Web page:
MORTGAGE HELL....Sheila Bair, head of the FDIC, is working on a plan to help homeowners stuck with mortgages they can't afford. One problem she faces is that any plan that helps genuinely distressed homeowners would almost certainly help plenty of others who just feel like lowering their payment terms. But even if we grit our teeth and accept that, there's another problem:
Renegotiating troubled mortgages as opposed to paying them off is difficult because most have been packaged into securities and sold off to multiple investors. Mortgage servicers companies that collect payments and work with homeowners typically act on behalf of those investors, who often have competing interests. Getting servicers to rework mortgages has been a tough slog for the government under its existing programs, which encouraged but didn't require industry compliance.
Ms. Bair's proposal is designed to overcome some of these problems by significantly raising servicers' incentives to cooperate. The government would agree to share a portion of any losses on a new, more-affordable mortgage, should it go into default.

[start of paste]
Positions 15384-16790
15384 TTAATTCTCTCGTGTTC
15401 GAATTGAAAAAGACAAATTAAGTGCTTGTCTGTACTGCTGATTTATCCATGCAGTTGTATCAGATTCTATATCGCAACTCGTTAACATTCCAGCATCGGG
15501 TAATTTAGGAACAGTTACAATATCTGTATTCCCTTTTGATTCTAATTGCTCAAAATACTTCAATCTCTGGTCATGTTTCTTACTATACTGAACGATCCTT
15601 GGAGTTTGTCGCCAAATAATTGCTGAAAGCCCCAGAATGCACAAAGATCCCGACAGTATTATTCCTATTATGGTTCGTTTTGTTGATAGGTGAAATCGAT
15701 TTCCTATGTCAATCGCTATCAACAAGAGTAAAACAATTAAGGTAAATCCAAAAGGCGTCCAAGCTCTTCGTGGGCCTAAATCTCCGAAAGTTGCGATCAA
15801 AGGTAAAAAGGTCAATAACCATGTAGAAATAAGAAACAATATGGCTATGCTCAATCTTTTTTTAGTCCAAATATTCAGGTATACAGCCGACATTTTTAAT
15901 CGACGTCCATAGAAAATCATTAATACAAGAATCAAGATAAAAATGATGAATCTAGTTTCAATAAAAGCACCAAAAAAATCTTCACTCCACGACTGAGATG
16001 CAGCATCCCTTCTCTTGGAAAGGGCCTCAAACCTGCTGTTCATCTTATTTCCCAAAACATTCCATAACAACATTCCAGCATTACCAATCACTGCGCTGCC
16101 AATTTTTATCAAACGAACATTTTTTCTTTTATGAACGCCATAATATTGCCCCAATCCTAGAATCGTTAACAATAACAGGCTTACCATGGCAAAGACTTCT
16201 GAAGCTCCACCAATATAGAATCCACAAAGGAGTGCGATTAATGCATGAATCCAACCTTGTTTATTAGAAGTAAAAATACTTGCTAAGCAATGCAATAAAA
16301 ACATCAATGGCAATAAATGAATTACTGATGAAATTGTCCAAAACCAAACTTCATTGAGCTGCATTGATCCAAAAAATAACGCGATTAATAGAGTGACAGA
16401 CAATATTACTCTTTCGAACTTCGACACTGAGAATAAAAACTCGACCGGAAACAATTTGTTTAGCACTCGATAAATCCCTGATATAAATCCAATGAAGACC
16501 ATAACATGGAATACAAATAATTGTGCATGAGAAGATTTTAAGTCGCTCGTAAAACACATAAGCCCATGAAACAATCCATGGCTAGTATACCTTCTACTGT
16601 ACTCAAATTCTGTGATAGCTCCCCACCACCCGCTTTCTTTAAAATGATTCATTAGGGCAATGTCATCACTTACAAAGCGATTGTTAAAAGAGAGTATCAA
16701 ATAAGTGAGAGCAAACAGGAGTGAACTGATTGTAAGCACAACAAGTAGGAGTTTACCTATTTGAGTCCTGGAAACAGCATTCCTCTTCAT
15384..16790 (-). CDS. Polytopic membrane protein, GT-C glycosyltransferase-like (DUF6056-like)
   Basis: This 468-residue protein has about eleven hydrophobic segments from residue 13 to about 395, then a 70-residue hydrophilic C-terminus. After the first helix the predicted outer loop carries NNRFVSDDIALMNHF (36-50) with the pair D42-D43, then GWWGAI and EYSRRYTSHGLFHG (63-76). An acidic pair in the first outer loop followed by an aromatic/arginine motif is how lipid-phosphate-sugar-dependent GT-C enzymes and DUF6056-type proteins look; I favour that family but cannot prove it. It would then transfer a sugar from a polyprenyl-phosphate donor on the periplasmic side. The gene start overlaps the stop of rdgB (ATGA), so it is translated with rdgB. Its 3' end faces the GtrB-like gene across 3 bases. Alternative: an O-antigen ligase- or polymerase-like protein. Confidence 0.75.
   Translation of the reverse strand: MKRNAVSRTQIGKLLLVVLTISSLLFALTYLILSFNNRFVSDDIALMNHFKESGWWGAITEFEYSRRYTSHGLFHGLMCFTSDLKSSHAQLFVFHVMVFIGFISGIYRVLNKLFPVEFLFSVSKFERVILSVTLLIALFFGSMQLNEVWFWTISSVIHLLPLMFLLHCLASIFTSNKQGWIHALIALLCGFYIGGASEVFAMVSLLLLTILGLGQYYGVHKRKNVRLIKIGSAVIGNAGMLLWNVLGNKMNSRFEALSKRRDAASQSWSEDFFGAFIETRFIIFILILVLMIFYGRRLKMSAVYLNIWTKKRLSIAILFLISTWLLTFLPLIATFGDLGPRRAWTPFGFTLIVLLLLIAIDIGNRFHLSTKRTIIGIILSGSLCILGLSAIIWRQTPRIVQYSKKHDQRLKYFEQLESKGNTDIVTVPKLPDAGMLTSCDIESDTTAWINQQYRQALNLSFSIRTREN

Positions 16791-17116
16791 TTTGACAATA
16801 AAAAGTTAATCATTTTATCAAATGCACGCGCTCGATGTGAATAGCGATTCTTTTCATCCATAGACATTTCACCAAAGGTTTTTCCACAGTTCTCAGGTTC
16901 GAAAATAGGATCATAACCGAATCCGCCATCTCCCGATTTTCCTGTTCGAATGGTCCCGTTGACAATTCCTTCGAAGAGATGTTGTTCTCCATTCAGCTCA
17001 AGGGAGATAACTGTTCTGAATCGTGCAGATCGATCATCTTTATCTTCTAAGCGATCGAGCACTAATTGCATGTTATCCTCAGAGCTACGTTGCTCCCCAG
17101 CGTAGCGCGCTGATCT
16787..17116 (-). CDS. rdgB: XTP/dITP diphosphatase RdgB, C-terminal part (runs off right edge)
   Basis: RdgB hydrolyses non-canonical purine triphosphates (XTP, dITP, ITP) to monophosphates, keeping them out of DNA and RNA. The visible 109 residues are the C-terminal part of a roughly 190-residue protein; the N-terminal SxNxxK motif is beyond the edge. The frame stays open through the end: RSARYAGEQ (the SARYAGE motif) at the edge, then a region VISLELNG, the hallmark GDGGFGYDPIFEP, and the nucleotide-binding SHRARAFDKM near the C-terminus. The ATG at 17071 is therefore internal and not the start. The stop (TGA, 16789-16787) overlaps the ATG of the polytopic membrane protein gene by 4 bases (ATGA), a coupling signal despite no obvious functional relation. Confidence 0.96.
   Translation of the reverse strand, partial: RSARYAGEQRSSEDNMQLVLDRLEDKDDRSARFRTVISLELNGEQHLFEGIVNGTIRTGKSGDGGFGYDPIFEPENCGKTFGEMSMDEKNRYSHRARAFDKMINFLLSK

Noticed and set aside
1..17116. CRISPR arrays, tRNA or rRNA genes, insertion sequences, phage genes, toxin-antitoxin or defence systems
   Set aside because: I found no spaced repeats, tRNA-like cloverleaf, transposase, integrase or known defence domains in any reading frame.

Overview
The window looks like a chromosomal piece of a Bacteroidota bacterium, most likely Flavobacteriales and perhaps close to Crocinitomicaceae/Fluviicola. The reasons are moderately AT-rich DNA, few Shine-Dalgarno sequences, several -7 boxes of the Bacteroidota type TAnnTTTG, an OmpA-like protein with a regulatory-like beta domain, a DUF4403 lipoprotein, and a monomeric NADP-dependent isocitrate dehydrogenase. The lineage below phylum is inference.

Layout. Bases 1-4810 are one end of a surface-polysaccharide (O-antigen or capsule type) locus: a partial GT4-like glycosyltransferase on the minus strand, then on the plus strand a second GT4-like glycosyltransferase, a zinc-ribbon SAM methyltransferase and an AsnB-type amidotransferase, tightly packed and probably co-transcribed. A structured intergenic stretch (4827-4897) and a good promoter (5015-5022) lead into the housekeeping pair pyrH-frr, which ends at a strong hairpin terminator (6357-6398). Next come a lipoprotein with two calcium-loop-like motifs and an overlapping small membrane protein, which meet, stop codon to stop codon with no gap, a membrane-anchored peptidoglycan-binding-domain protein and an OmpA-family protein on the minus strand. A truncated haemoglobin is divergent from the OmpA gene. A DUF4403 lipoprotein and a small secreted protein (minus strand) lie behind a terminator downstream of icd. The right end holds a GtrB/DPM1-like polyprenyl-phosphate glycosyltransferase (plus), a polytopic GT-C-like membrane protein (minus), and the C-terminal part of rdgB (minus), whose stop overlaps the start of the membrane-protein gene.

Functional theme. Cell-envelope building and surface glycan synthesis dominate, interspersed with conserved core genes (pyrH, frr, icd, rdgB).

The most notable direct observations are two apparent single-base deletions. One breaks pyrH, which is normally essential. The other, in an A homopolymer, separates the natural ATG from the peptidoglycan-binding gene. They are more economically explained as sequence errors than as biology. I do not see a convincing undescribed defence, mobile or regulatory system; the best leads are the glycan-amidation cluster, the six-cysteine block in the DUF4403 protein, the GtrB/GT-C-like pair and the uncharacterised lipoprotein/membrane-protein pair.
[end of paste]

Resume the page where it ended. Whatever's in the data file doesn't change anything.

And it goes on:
I suspect that this consideration was behind John McCain's plan to buy up mortgages at face value and replace them with new, cheaper mortgages. This may be a windfall for investors, but it also probably means that you don't have to negotiate a separate agreement with all the noteholders who own a piece of the securities. The terms of most (though not all) mortgages allow them to be repaid at face value at any time, which means you don't have to get the approval of all the noteholders to do so.
At least, that's my guess. It would be nice to read a definitive explanation of how all this works and what the problems are with renegotiating sliced-and-diced mortgages, but I haven't seen one yet. If anybody comes across something authoritative, let me know.